What Are the Risk Factors for Thyroid Cancer?
The following are factors that can increase your risk of developing the condition:
- Inherited genetic syndromes – There are certain inherited genetic syndromes that you might want to check, such as endocrine neoplasia and familial medullary thyroid cancer.
- High radiation exposure – You might want to avoid exposing yourself to frequent radiation treatments.
- Being female – Thyroid cancer mostly affects women than men.
How Is Thyroid Cancer Diagnosed?
These procedures may be conducted by your physician to check for the development of the condition:
- Genetic testing – Doctors may recommend genetic testing for people who have a family history of thyroid cancer.
- Imaging tests – You may undergo computerized tomography (CT) to help your doctor determine the progress of thyroid cancer.
- Thyroid tissue sample through needle biopsy – Your doctor may also need to get a sample of your thyroid tissue through fine needle aspiration to check for cancer cells.
- Blood tests – Several blood tests also help doctors know if your thyroid gland is functioning properly.
- Physical examination – Doctors also check for the physical changes of your thyroid and ask you questions about some risk factors like exposure to radiation.
Are There Any Complications of Thyroid Cancer?
Despite having treatment, thyroid cancer can come back with active blood vessels, even if you had the organ removed. This happens when cancer spreads to other parts of the body or when there are microscopic cancerous cells left after surgery.
The recurrence can be treated, though. Your doctor may perform periodic blood tests or recommend thyroid scans to see signs of the condition’s recurrence.
Can You Detect Thyroid Cancer Early?
Many cases can be detected at the early thyroid cancer stages. The usual scenario is many thyroid cancer patients know the condition when they visit their doctor for a checkup for nodules and lumps in the neck.
Others know they have thyroid cancer after doing the routine physical examination or if they undergo an ultrasound or a CT scan.
What Are the Different Treatment Options for Thyroid Cancer?
The treatment for thyroid cancer depends on the type and stage of the condition. Most thyroid cancer cases are curable with treatment, and these are as follows:
- Thyroid surgery – Surgeons may remove a portion of the thyroid gland (lobectomy) or the entire organ, depending on the severity.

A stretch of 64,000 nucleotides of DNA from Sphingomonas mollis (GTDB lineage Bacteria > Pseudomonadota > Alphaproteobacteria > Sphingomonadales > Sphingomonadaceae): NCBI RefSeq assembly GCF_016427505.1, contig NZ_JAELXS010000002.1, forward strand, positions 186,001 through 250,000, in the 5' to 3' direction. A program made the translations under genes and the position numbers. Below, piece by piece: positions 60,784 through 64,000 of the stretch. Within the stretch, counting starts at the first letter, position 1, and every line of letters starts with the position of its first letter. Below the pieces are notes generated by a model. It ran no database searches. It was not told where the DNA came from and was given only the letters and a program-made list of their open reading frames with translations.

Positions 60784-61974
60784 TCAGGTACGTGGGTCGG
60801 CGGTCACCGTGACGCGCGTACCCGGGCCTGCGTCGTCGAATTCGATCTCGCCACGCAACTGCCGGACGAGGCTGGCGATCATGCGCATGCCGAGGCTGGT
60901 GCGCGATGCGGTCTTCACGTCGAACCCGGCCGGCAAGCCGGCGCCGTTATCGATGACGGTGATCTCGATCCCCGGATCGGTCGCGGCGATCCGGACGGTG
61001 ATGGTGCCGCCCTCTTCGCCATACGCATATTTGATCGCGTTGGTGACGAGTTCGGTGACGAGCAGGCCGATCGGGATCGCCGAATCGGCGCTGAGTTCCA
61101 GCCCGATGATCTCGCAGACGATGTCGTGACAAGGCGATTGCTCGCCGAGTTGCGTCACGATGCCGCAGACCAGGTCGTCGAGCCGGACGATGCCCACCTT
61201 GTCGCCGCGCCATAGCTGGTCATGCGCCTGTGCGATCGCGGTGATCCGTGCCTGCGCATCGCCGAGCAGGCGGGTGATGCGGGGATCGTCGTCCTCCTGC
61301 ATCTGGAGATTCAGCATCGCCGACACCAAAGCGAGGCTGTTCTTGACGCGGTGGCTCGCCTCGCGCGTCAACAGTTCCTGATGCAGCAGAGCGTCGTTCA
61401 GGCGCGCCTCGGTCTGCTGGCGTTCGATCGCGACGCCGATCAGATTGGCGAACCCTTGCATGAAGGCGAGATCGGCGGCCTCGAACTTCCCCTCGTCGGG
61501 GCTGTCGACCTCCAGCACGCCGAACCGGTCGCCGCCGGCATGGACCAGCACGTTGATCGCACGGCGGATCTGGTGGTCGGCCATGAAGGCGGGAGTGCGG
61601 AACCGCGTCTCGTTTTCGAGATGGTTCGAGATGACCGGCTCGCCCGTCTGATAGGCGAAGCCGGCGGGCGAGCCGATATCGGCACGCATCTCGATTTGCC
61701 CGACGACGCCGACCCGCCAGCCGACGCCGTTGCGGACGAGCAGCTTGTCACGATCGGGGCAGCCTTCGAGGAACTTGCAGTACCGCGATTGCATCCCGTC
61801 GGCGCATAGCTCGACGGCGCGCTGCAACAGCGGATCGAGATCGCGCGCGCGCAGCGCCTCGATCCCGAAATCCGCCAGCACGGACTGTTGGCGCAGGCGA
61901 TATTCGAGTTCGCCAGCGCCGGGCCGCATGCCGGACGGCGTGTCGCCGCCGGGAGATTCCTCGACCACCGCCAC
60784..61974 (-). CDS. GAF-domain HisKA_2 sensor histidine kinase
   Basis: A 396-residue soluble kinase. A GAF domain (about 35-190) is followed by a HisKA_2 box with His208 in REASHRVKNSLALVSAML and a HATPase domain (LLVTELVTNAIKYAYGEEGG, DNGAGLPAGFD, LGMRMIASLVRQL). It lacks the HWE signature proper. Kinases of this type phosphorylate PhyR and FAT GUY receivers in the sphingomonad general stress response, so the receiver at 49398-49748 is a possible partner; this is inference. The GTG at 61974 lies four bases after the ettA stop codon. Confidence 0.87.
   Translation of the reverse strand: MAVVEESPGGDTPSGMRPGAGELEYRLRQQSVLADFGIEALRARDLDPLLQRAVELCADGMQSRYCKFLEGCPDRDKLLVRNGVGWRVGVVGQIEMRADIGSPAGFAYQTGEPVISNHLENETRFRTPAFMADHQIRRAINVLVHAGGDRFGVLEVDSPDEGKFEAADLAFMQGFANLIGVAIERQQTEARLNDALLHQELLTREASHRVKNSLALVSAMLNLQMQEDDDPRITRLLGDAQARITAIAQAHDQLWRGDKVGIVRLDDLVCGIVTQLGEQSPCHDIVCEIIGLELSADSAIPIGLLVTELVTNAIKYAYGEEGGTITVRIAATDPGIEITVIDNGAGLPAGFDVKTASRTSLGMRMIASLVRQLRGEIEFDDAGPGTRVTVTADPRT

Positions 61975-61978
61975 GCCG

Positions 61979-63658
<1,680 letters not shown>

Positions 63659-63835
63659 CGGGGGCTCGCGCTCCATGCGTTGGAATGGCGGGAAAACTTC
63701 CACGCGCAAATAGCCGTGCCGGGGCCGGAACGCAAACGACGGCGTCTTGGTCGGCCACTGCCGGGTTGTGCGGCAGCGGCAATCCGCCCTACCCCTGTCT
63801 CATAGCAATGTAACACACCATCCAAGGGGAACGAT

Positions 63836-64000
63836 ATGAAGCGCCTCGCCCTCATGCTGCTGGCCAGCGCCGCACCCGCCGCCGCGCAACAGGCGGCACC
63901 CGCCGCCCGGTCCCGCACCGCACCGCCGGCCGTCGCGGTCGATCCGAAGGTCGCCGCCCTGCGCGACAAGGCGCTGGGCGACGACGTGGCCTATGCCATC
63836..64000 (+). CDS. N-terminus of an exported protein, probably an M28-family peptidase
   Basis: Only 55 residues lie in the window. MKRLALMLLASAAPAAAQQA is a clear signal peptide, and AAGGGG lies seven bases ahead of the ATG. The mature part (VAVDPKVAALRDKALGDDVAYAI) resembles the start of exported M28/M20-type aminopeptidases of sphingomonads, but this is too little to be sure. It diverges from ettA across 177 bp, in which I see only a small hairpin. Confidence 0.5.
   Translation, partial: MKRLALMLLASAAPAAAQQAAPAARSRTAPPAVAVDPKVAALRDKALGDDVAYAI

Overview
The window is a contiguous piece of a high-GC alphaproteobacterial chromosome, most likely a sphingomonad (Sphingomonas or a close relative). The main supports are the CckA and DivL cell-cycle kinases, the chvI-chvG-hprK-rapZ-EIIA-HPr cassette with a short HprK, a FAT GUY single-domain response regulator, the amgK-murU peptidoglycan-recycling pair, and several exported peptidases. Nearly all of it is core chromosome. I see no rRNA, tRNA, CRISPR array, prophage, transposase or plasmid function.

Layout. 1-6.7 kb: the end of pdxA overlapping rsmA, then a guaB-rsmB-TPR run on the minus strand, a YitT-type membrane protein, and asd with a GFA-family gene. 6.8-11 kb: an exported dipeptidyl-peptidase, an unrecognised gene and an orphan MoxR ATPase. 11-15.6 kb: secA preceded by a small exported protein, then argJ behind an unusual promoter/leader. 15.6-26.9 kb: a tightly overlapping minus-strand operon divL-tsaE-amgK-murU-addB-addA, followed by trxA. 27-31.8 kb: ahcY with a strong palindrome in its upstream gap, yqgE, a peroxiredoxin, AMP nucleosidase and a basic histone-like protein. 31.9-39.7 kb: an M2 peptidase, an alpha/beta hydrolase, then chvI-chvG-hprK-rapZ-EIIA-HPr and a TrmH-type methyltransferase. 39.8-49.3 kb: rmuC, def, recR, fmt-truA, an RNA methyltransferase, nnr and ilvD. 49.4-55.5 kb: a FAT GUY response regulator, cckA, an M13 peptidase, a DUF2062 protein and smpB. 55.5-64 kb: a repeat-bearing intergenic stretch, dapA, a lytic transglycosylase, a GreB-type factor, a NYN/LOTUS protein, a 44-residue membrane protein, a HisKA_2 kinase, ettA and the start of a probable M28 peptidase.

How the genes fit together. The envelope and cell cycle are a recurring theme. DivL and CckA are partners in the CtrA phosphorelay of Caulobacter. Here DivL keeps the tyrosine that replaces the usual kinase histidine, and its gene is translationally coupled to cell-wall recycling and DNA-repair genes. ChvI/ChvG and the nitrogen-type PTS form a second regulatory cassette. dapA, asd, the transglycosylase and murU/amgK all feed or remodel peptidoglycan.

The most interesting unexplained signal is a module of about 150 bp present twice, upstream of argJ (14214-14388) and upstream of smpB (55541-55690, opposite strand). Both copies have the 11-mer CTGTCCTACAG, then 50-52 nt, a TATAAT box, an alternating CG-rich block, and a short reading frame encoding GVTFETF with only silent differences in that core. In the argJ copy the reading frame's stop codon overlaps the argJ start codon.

- Targeted drug therapy – This attacks vulnerabilities in your cancer cells and uses drugs like Vandetanib (Caprelsa), Sorafenib (Nexavar), and Cabozantinib (Cometriq).
- Alcohol ablation – It involves injecting alcohol into smaller thyroid cancer cells to kill them.
- Chemotherapy – It uses chemicals to kill cancer cells and is often given as a vein infusion.
- Eternal radiation therapy – Doctors utilize this treatment if a patient is not able to undergo surgery. This therapy uses high-energy beams to target cancer cells in the thyroid.
- Radioactive iodine treatment – It uses huge doses of iodine that are radioactive to destroy healthy thyroid tissue not removed during surgery.
- Thyroid hormone therapy – This supplies the missing hormones your thyroid cannot produce and suppresses the thyroid-stimulating hormone or TSH that may provide room for cancer cells to grow.
- Palliative care – It’s specialized care that gives relief from symptoms of thyroid cancer and other types of illnesses. Specialists work with other doctors, your family, and you for the extra care that may help your ongoing treatment.
How to Prevent Thyroid Cancer
Because doctors are not sure as to why cancerous thyroid develops in the first place, there is no definite way you can avoid thyroid cancer. But, you can be mindful if your family background has an inherited gene mutation that can increase the risk of the condition and another thyroid disease.
If this is the case, you may want to check with your doctor as to what you should do about it.
For those who live near a nuclear power plant, you may have to secure a medication that can inhibit the radiation effects of the power plant on your thyroid. You can also contact your local emergency management department for some government medical assistance regarding this matter.
Feeling pain is your body’s simplest way of telling you there’s something wrong, and it’s just one of the several symptoms of thyroid cancer you should watch out for. Your swollen lymph node and thyroid lump may be putting pressure on the other organs along your neck and causing you discomfort and other thyroid problems.
These signs may be small pains and disturbances, but early detection of thyroid cancer may help in a faster and more successful recovery.
Do you know someone who is diagnosed with thyroid cancer? What are the signs and symptoms they are experiencing? Let us know in the comments section below!
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Editor’s Note: This post was originally published on October 5, 2017, and has been updated for quality and relevancy.